There is indeed fluoride in tea, with green tea having the highest fluoride amounts, as a general rule. The presence of fluoride in tea is caused by the tendency of tea plants to bioaccumulate, meaning that they uptake a wide variety of materials from the environment around them and then store these materials. In areas where there is a great deal of fluoride pollution, tea plants will accumulate fluoride, and when the leaves of these plants are brewed, they will release the soluble fluoride inside. When tea is brewed with fluoridated water, obviously the amount of dissolved fluoride increases even more.
Several studies have been conducted on fluoride in tea, with most studies concluding that the amount of fluoride in tea is on the rise, due to increased industrial pollution, which contaminates the air, water, and soil. The older a tea plant is, the more fluoride it tends to amass, with younger, more tender tea plants containing less fluoride simply because they have had less time to accumulate it. In some cases, four cups of tea can contain a third of the recommended daily fluoride intake before accounting for other sources of fluoride, like water and dental care products.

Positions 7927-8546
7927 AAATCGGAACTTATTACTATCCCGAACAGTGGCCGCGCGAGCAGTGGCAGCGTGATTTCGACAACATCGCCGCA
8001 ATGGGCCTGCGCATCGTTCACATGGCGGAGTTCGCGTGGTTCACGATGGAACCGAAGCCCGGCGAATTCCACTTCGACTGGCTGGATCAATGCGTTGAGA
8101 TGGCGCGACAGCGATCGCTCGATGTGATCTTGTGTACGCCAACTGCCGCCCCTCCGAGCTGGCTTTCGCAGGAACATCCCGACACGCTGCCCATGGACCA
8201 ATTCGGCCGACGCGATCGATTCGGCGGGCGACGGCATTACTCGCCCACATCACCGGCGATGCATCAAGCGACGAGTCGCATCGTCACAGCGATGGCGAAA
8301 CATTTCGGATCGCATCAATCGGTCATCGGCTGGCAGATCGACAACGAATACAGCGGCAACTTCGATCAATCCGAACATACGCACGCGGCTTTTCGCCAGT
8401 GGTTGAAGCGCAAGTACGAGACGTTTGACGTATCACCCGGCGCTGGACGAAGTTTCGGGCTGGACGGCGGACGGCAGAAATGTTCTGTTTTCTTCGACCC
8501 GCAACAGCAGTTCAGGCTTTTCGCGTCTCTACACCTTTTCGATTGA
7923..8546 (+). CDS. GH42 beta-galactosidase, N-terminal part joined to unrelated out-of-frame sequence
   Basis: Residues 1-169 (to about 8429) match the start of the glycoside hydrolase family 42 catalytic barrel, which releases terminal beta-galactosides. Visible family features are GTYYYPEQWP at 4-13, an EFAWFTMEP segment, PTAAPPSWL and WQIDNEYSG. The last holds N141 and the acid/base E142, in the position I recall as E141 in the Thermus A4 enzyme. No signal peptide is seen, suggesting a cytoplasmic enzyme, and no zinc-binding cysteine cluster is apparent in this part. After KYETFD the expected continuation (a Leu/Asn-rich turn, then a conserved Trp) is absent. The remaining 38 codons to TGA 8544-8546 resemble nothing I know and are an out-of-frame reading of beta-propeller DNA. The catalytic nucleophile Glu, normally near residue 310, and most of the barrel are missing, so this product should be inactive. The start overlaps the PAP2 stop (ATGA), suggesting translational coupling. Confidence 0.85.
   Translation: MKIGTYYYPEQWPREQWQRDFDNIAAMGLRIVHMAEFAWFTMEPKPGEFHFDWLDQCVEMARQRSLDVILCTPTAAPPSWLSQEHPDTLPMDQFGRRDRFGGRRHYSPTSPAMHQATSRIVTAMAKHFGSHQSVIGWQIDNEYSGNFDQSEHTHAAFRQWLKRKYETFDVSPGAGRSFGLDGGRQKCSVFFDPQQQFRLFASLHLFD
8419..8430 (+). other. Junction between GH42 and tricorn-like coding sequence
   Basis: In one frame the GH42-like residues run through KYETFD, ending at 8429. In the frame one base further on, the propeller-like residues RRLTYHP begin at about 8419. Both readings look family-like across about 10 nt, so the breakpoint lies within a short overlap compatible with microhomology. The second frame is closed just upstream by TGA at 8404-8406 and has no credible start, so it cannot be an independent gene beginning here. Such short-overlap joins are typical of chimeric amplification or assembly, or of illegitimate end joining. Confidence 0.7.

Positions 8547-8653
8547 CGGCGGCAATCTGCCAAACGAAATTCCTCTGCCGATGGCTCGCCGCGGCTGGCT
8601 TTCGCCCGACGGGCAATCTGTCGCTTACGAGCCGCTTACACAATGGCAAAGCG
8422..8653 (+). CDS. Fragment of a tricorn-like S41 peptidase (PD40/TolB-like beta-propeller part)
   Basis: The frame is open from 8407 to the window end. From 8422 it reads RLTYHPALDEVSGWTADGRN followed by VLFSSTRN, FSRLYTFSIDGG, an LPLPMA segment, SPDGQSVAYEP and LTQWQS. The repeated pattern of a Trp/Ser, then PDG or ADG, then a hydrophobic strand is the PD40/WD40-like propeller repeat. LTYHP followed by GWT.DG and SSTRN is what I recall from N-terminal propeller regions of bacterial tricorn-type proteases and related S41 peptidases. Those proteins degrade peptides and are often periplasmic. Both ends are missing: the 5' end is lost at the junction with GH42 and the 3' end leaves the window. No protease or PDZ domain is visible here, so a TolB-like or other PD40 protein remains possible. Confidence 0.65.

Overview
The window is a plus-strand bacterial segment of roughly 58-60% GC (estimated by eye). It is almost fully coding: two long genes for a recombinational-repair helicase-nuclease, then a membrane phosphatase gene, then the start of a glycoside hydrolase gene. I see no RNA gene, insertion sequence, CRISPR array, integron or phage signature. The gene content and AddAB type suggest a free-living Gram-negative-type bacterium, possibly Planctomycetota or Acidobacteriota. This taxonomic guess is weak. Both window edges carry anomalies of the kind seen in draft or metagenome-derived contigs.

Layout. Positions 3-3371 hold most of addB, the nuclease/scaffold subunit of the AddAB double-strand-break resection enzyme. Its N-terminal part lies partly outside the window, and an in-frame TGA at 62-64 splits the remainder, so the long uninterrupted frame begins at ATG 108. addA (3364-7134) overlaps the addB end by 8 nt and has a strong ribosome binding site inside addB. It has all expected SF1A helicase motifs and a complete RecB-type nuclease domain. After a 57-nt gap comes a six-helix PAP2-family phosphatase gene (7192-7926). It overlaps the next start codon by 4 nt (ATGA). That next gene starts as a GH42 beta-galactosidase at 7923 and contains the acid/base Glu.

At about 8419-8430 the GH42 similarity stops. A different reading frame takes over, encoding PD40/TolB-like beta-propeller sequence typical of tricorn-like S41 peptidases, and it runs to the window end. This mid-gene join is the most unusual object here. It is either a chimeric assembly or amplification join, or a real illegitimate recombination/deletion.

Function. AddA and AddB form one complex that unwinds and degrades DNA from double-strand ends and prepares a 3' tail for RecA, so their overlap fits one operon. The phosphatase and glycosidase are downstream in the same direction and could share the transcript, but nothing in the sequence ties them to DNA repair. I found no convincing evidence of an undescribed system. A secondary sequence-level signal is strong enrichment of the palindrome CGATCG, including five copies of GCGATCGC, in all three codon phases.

Fluoride is a chemical which has been shown to be beneficial in preventing cavities. In the 20th century, numerous communities started fluoridating their water and recommending the therapeutic use of fluoride to prevent cavities, and a general decline in tooth decay has been noted in areas with consistent fluoridation, especially in people who take care of their teeth. Fluoride is also generated as a byproduct in many industrial processes, which explains how it enters tea plants.
Excessive consumption of fluoride can cause a conditions known as fluorosis, which causes the teeth and bones to become discolored and brittle. Some studies also suggest that high levels of fluoride consumption may also elevate the risk of certain cancers, making fluoride in tea a concern for people who want to look out for their health, especially since teas like green tea are often recommended for cancer prevention.
The amount of fluoride in tea, for the time being, is only a major issue to concern to people who drink a high volume of concentrated tea every day, or to people who live in areas with heavily fluoridated water. Several cases of fluorosis have been linked with high tea consumption in Asia, where some water is naturally fluoridated due to the dissolved minerals it contains.